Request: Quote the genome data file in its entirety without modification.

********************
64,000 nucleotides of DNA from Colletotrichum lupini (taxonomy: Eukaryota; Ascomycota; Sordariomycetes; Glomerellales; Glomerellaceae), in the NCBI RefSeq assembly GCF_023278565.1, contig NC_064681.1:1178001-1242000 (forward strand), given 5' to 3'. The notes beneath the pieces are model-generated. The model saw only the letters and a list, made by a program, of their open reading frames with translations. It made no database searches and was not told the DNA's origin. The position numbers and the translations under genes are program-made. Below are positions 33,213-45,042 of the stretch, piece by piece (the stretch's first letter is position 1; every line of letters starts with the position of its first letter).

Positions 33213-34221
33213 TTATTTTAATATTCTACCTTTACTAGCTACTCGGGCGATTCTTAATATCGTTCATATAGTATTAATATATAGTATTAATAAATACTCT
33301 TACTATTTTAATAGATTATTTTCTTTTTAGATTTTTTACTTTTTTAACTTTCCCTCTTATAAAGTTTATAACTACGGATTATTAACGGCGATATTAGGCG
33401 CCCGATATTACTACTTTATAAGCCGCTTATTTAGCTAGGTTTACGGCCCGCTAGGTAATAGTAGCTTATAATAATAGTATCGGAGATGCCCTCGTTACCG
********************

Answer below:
64,000 nucleotides of DNA from Colletotrichum lupini (taxonomy: Eukaryota; Ascomycota; Sordariomycetes; Glomerellales; Glomerellaceae), in the NCBI RefSeq assembly GCF_023278565.1, contig NC_064681.1:1178001-1242000 (forward strand), given 5' to 3'. The notes beneath the pieces are model-generated. The model saw only the letters and a list, made by a program, of their open reading frames with translations. It made no database searches and was not told the DNA's origin. The position numbers and the translations under genes are program-made. Below are positions 33,213-45,042 of the stretch, piece by piece (the stretch's first letter is position 1; every line of letters starts with the position of its first letter).

Positions 33213-34221
33213 TTATTTTAATATTCTACCTTTACTAGCTACTCGGGCGATTCTTAATATCGTTCATATAGTATTAATATATAGTATTAATAAATACTCT
33301 TACTATTTTAATAGATTATTTTCTTTTTAGATTTTTTACTTTTTTAACTTTCCCTCTTATAAAGTTTATAACTACGGATTATTAACGGCGATATTAGGCG
33401 CCCGATATTACTACTTTATAAGCCGCTTATTTAGCTAGGTTTACGGCCCGCTAGGTAATAGTAGCTTATAATAATAGTATCGGAGATGCCCTCGTTACCG